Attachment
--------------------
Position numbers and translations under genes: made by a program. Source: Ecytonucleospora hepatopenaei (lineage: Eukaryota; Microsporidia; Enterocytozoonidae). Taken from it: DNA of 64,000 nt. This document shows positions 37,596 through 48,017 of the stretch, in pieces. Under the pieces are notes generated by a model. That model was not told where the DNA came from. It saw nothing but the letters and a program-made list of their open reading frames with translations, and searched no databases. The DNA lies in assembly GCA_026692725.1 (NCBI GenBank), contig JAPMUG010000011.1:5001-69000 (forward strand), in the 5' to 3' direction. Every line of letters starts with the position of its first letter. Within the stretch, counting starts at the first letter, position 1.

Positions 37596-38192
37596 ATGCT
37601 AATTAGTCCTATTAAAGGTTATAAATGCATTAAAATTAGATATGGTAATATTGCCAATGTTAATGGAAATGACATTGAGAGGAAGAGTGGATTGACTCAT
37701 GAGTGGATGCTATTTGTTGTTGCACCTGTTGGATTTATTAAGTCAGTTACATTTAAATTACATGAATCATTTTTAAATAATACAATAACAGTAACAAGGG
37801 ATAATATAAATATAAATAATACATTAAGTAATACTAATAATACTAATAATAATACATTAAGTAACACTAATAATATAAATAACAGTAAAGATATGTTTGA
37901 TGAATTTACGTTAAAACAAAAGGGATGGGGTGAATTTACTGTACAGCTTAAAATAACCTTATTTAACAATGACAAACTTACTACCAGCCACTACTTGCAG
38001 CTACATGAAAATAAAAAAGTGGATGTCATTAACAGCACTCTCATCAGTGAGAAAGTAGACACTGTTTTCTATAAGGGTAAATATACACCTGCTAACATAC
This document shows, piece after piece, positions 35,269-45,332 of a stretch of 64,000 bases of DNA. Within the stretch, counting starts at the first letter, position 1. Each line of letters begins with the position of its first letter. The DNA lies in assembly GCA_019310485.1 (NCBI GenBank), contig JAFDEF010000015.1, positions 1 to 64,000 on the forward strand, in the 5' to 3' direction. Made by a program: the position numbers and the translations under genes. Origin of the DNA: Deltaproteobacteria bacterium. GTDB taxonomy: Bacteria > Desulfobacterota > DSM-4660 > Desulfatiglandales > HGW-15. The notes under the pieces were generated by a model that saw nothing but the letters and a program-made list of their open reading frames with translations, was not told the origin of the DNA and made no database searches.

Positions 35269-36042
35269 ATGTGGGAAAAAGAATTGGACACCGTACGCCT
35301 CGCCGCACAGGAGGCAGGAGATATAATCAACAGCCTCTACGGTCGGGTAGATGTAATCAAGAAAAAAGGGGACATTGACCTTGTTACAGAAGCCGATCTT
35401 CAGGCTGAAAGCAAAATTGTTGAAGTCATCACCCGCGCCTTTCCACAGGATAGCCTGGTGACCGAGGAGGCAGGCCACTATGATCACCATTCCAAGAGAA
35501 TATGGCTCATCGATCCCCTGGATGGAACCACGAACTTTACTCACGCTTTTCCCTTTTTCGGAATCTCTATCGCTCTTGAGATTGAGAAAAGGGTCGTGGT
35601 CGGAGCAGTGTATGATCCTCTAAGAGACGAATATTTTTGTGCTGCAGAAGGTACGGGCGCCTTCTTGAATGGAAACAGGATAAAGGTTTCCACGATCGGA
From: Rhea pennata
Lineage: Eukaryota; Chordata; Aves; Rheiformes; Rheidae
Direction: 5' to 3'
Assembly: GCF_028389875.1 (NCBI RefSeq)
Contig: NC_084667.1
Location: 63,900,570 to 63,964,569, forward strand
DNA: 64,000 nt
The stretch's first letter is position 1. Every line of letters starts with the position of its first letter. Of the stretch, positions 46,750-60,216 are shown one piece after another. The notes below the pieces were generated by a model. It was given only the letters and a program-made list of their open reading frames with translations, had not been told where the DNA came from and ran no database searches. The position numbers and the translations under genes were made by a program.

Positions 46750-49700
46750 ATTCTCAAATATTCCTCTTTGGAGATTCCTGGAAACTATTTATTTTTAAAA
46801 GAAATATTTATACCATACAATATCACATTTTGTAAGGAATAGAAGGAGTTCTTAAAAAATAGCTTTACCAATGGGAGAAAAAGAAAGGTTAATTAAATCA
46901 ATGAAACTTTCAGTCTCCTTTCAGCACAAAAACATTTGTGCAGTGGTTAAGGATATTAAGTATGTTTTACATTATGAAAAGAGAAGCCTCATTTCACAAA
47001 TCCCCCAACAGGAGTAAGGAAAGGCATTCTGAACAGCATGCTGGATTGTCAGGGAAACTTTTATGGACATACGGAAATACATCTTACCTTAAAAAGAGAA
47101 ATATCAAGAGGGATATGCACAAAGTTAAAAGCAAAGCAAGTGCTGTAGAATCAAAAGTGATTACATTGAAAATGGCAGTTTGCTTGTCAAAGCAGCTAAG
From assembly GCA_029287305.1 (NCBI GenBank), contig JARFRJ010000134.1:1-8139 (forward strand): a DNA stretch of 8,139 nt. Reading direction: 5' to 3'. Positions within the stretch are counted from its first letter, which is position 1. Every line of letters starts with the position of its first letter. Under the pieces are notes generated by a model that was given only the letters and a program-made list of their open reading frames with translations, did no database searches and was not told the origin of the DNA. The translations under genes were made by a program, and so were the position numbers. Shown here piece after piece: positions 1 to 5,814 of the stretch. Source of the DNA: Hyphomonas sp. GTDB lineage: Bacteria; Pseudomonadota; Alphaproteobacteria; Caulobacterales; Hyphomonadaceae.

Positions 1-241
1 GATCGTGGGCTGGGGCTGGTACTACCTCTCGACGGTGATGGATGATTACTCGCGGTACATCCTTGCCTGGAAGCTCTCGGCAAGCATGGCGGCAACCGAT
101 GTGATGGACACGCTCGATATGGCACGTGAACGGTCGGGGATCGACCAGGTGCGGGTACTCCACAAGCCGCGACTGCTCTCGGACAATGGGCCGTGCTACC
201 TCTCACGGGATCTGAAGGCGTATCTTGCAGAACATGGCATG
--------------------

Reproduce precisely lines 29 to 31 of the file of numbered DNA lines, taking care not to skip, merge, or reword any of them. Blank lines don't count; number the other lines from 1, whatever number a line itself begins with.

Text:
47101 ATATCAAGAGGGATATGCACAAAGTTAAAAGCAAAGCAAGTGCTGTAGAATCAAAAGTGATTACATTGAAAATGGCAGTTTGCTTGTCAAAGCAGCTAAG
From assembly GCA_029287305.1 (NCBI GenBank), contig JARFRJ010000134.1:1-8139 (forward strand): a DNA stretch of 8,139 nt. Reading direction: 5' to 3'. Positions within the stretch are counted from its first letter, which is position 1. Every line of letters starts with the position of its first letter. Under the pieces are notes generated by a model that was given only the letters and a program-made list of their open reading frames with translations, did no database searches and was not told the origin of the DNA. The translations under genes were made by a program, and so were the position numbers. Shown here piece after piece: positions 1 to 5,814 of the stretch. Source of the DNA: Hyphomonas sp. GTDB lineage: Bacteria; Pseudomonadota; Alphaproteobacteria; Caulobacterales; Hyphomonadaceae.

Positions 1-241